precision piezo: difference between boards


  • administrators

    I think the most logical approach is for the world to adopt a new unit of measurement derived from one of the fundamental physical constants, for example the speed of light in a vacuum. Obviously the distance travelled by light in one second would be far too large a measure to be practically useful. So let's use the distance travelled by light in one nanosecond. As it happens, we already have a unit of measure very close to that distance, so let's redefine and use that. It's called the 'foot'. 🙂



  • If only the "second" weren't so arbitrary, and no longer connected to what it actually measured in the first place, that being 1/86,400 of the rotational period of the earth. As such, anything based on time is be definition arbitrary, and no different than any other arbitrary measure.

    I do like how the metric system ties everything through water, though there are some SI prefixes in place that don't always make sense. Water is of course the easy basis for temperature (Though still arbitrary, since it depends on "standard" atmospheric pressure) 1cm^3 = 1mL = 1g. (This is what I mean by weird prefixes) 1 calorie of energy will raise the temperature of 1g of water by 1 degree (Provided there are no state changes) It's still arbitrary, but at least it's all based on the same stuff.

    I demand a new standard of measurement for time! We can implement it when the world starts speaking Esperanto. 😛



  • @supraguy said in precision piezo: difference between boards:

    I demand a new standard of measurement for time! We can implement it when the world starts speaking Esperanto. 😛

    When do you expect that to be, and which standard (of time) will you use to answer this question?

    About that thing of 1 foot being the approx distance that light travels in a single nanosecond, and assuming that the measurement of "a foot" was around long before the human race started trying to calculate the speed of light... that's actually quite a significant coincidence (and something that never occured to me to wonder about until now.)



  • @dc42 No doubt when the ancient runner, Phidippides, ran across the plain of Marathon, he simply used his GPS enabled Garmin to log the distance and number of steps. Then, by simply dividing the distance by the steps, he was able to define a "foot". Those Greeks were clever! But they didn't readily have a vacuum available.

    Just remember, if Edison hadn't invented the electric light, we'd be watching television by candle light.



  • My God, what have I started?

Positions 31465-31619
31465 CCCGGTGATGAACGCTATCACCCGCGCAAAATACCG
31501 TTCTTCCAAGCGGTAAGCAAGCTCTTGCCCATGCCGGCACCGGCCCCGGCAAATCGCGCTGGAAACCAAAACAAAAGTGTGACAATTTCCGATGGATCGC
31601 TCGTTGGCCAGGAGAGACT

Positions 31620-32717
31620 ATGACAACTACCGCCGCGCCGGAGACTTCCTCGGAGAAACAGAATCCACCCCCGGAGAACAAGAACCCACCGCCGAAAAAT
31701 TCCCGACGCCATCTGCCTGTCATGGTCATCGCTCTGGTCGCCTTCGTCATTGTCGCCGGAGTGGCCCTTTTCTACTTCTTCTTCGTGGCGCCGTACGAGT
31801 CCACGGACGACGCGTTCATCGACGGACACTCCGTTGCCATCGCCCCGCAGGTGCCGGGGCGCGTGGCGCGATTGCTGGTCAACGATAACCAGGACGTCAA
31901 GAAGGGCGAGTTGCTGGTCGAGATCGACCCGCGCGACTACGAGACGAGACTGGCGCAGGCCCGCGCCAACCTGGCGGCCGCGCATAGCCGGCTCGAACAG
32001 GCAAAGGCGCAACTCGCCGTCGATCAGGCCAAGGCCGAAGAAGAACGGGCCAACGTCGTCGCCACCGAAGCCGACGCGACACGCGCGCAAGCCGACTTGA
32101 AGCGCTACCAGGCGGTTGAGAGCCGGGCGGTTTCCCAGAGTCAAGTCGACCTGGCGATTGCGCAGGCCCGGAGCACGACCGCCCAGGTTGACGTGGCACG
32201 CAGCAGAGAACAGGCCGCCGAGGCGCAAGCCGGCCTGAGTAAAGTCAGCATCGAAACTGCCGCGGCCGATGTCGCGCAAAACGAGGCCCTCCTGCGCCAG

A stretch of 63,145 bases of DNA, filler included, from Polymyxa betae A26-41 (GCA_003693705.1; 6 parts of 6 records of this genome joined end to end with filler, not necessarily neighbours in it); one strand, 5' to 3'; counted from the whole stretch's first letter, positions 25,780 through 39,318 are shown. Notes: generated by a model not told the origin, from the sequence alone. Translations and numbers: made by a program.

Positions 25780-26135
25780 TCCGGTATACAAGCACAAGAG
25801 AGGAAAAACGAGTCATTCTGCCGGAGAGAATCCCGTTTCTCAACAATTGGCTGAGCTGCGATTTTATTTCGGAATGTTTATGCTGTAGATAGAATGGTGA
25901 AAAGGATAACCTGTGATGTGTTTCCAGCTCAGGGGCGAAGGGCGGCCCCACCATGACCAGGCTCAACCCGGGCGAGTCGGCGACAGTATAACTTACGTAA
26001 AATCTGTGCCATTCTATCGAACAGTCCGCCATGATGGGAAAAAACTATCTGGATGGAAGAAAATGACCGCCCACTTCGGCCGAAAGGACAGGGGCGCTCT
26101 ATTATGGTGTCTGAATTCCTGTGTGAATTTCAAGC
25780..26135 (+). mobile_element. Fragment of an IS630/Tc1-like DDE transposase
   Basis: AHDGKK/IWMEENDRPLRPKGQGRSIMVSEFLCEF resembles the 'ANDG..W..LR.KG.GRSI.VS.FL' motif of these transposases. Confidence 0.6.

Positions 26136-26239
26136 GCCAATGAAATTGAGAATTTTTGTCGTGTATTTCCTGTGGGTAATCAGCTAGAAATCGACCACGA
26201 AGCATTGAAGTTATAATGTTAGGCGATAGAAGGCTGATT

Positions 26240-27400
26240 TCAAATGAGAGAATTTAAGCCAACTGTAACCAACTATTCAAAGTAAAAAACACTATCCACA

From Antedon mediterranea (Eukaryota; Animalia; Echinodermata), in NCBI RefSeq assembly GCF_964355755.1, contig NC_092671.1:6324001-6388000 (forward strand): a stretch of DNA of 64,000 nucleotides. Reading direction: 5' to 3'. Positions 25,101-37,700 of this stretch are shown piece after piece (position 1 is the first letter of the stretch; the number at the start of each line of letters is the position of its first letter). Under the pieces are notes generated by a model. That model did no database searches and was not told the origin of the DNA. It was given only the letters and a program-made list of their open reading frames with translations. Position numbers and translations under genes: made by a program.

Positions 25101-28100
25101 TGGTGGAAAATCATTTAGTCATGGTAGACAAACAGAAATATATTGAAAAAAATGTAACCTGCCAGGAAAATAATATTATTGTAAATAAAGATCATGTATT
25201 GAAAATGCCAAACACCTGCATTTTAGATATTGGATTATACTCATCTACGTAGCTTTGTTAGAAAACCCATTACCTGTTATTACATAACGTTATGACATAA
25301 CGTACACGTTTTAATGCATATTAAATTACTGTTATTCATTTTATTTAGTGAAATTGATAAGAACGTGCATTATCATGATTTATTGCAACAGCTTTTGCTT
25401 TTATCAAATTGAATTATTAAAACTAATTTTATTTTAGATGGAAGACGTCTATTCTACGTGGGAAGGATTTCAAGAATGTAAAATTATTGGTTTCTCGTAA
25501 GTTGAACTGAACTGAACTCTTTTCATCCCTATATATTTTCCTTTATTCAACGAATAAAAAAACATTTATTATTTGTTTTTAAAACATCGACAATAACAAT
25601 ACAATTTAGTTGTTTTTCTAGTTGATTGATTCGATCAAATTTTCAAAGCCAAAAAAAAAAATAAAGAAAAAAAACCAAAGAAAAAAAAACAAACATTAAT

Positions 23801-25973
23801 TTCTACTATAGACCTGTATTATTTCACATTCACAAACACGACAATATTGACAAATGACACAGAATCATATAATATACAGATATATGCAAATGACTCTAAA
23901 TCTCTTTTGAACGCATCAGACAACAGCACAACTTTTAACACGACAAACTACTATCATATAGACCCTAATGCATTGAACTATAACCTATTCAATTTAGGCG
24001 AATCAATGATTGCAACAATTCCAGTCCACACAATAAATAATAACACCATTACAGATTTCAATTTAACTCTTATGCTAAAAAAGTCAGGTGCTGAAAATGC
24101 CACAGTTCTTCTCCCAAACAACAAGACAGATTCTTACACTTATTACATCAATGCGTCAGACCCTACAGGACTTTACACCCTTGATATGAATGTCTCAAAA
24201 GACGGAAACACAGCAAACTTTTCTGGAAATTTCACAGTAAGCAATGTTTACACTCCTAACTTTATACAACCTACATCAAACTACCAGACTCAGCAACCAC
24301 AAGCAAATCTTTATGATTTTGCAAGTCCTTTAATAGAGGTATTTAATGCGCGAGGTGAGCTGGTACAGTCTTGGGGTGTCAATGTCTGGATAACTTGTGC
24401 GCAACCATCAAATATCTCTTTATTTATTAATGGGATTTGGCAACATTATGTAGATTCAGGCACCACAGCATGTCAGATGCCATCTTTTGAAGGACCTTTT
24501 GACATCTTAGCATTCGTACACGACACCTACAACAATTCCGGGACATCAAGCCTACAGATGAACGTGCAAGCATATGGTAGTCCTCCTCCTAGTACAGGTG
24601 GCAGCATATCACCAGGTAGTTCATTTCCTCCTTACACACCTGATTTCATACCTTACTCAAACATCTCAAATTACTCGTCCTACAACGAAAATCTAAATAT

• Geography lesson. England is a country - so are Scotland, Wales, Northern Ireland and Southern Ireland. Great Britain consists of the countries England, Wales, and Scotland which are all part of the same mainland but excludes Ireland because that is a separate island. However Great Britain does include the Scottish islands and the Isle of Man and the Isle of Wight. So sometimes it is also known as The British Isles although it excludes the island of Northern and Southern Ireland. Just "Britain" (without the "Great") can refer to either all islands in Great Britain, the largest island, or the political grouping of countries. The UK, or to give it it's full name is the United Kingdom of Great Britain and Northern Ireland can also be called just "Britain".

    It's quite simple☺



  • On the subject of measurements, here in England/Great Britain/the UK, we have adopted the metric system. Previously timber would be sold in sizes such as 4" x 2" or 6" x 2" (often shortened to simply 4 by 2 or 6 by 2) etc and in lengths of 6 feet, 8 feet, 12 feet etc. Now we are metric, timber is sold in sizes such as 95mm x 45 mm, or 145mm x 45mm and in lengths of 1.8 metres, 2.4 metres, 3.6 metres, 4.8 metres etc. Only DIYers ask for 4.8 metres of 95mm x 45 mm timber, a tradesman would ask for 16 feet of 4 by 2 - much easier. Can you buy 2 metre or 3 metre lengths? Can you hell. Standard sizes of stuff like plaster board are 2.4 metres x 1.8 metres because it always used to be 8 feet x 6 feet. You can't buy sheets of (say) 2.5 metes x 2 metres - they don't exist.



  • @dc42 said in precision piezo: difference between boards:

    I think the most logical approach is for the world to adopt a new unit of measurement derived from one of the fundamental physical constants, for example the speed of light in a vacuum. Obviously the distance travelled by light in one second would be far too large a measure to be practically useful. So let's use the distance travelled by light in one nanosecond. As it happens, we already have a unit of measure very close to that distance, so let's redefine and use that. It's called the 'foot'. 🙂

    Actually that's not far from what happens now. Back in the days of the British Standards Institute (remember Kite Marks?) there was a lump of metal kept in a room at a stable temperature and humidity which was the definitive "foot". In theory, all rulers and tape measure could trace their calibration back to this standard "foot". Then somebody decided that the standard "foot" could degrade over millennia or get damaged and so it was re-defined as so many wavelength of light in a vacuum. I can't remember the time period but I thing it was a second so it was a large number.

    However, are we talking the English Foot, the International Foot, the Survey Foot, the Metric Foot (yes there is one) or one of the other "feet"? ☺



  • @supraguy said in precision piezo: difference between boards:

    If only the "second" weren't so arbitrary, and no longer connected to what it actually measured in the first place, that being 1/86,400 of the rotational period of the earth. As such, anything based on time is be definition arbitrary, and no different than any other arbitrary measure.

    I think you missed the update over there in Canada - it now is defined by Caesium-133.